Social Media Has Failed Local Businesses
When I was at Facebook, I created and promoted a step-by-step formula for small and medium businesses to achieve success. We called the system Facebook’s 4 Steps to Business Success. They are to: 1) Build your Facebook Page, 2) Connect to fans with Ads, 3) Engage your fans with quality content, and 4) Influence friends of fans with Sponsored Stories. I was and remain convinced that if any business can follow these four steps that they will find measurable success with Facebook. Companies like Tough Mudder and Hubspot follow these steps and have built huge fan bases on Facebook and more importantly, have driven substantial revenue directly from Facebook.
However, following these steps is not easy for many businesses, especially ones that do not have full-time marketing managers. For example, with step #2, you have to be comfortable with multi-variate testing of different combinations of images, ad text and targeting to find the most efficient way to acquire new fans. In step #3, you have to carefully test strategies to drive engagement and play around with images, video, questions, and fill-in-the-blank status updates. Finally, in step 4, you have to understand the difference between a Like Sponsored Story, Page Post Like Sponsored Story, and a Check-in Sponsored Story and understand that some of these Sponsored Stories may have limited reach, while others will not.
I did not write Twitter’s prescriptive steps to success, but I imagine that their steps look similar to the 4 steps outlined above. You still have to figure out how to scale your audience, engage them, and turn that engagement into influence and word-of-mouth. It’s not at all straight forward to do this well and requires time and significant investment.
Living in San Francisco, I interact with many successful local businesses. They include places like il Cane Rosso, a super popular restaurant in the Ferry Building that always has lines at lunch-time, or Jasmine Garden, my favorite Vietnamese restaurant in the Castro. I have gotten to know their owners and the people they put in charge of social media, which is often one of the wait staff or the owner on a part-time basis. I love these businesses, and my wife and I would be devastated if they shut down. However, I don’t think I can reasonably expect them to master social media. il Cane Rosso has probably hundreds of people coming through its restaurant on a weekly basis, but it still only has 795 fans on Facebook. When they post, their posts are probably seen by 100+ people. Even if 5% of people take action based on each post, the impact is minimal. Jasmine Garden doesn’t even have a Facebook Page, and I can’t imagine explaining to the owners, who are immigrants from Vietnam, how to implement the 4 Steps.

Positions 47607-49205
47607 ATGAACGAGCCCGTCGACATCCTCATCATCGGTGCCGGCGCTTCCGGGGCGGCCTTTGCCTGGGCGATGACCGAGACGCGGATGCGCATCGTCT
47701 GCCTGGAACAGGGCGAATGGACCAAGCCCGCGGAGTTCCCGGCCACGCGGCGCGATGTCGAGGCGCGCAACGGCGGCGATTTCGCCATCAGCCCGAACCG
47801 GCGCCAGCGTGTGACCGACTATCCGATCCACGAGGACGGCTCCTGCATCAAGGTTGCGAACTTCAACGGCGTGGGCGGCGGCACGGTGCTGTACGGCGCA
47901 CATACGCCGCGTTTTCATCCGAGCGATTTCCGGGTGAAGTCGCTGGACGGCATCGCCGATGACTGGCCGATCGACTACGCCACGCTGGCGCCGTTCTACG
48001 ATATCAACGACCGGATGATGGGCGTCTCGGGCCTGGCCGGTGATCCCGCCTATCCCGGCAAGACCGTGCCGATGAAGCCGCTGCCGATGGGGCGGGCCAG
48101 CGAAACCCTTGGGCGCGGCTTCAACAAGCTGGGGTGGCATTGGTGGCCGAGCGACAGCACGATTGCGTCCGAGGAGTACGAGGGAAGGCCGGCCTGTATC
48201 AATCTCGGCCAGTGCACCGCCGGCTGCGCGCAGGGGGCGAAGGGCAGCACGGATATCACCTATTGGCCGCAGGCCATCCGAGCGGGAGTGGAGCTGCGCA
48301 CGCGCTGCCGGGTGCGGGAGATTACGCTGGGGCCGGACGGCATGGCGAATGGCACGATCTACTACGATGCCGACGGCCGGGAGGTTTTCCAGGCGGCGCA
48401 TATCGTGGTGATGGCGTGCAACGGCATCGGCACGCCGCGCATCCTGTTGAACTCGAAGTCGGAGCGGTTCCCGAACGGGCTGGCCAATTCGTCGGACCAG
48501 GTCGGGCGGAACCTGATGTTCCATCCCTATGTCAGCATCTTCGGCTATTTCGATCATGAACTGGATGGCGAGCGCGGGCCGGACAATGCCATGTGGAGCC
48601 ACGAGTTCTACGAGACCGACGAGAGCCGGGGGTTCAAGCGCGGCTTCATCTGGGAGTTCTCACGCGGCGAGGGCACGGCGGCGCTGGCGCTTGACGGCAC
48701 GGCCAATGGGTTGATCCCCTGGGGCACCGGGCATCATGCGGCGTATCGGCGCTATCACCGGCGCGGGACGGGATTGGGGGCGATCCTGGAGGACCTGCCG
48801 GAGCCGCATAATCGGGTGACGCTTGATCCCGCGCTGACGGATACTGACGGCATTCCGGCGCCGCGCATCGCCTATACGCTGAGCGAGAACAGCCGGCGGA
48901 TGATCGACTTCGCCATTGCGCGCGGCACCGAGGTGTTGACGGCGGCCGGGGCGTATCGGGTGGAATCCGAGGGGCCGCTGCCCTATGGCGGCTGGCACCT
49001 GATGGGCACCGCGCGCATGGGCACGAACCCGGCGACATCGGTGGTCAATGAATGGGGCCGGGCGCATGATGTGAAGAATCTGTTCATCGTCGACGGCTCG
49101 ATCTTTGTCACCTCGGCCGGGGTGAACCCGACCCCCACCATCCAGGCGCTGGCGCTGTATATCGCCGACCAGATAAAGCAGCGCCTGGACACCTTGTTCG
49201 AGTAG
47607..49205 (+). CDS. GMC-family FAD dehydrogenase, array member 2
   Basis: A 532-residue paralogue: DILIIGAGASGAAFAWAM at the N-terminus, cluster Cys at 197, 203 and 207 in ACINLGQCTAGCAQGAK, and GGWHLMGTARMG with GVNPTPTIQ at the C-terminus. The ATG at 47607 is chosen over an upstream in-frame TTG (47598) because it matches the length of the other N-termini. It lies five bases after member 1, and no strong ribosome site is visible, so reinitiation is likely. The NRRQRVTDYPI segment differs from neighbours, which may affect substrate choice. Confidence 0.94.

But the good news is I actually don’t think my local business owner friends need to spend a lot of time mastering the 4 Steps. Instead I recommend that they invest in doing what they do best—constantly improving their product and service experience. I love how we’ve gotten to know the managers and waitresses at il Cane Rosso by name and how they always treat us well and give us the best tips on the menu. I love how Jasmine Garden’s owners always give us hugs when we walk in and how they even thought to get us a Christmas present one year. But most importantly, I love how both of these restaurants have some of the best food in their category in San Francisco. This is why I keep going back.
But does this mean they shouldn’t invest in social media at all? After all, social media can drive word-of-mouth at scale, something that has previously been a huge challenge for local businesses. But the challenge has been how to turn the asset of loyal foot traffic that is built on a quality product and service experience into a online or social media connection that can be amplified. Wouldn’t it be so awesome if we could turn a satisfied customer coming into the restaurant into a social media connection automatically?
This is exactly what we are trying to accomplish at FiveStars. By enrolling customers that come in the door into a loyalty program that is activated with a simple phone number of email address, we are giving local businesses what they really need—a way to turn existing relationships into social media connections. Once local businesses have the connection, they can keep doing what they do best—delivering great product and service experiences—and then FiveStars does the rest, including driving repeat purchases, customer referrals, and social media amplification.
I am hoping other technology companies in the local space will help local businesses focus on their comparative advantage—delivering great products, services, and experiences—instead of asking them to master new forms of social media marketing or to take on unprofitable trial customers via a deep discount coupon. Social media companies and daily deal companies have potentially failed local businesses by taking local businesses away from their core competitive advantage and the basic foundation of their business—delighting their customers. I foresee a future where innovation in local will empower local businesses to get back this basic tenet.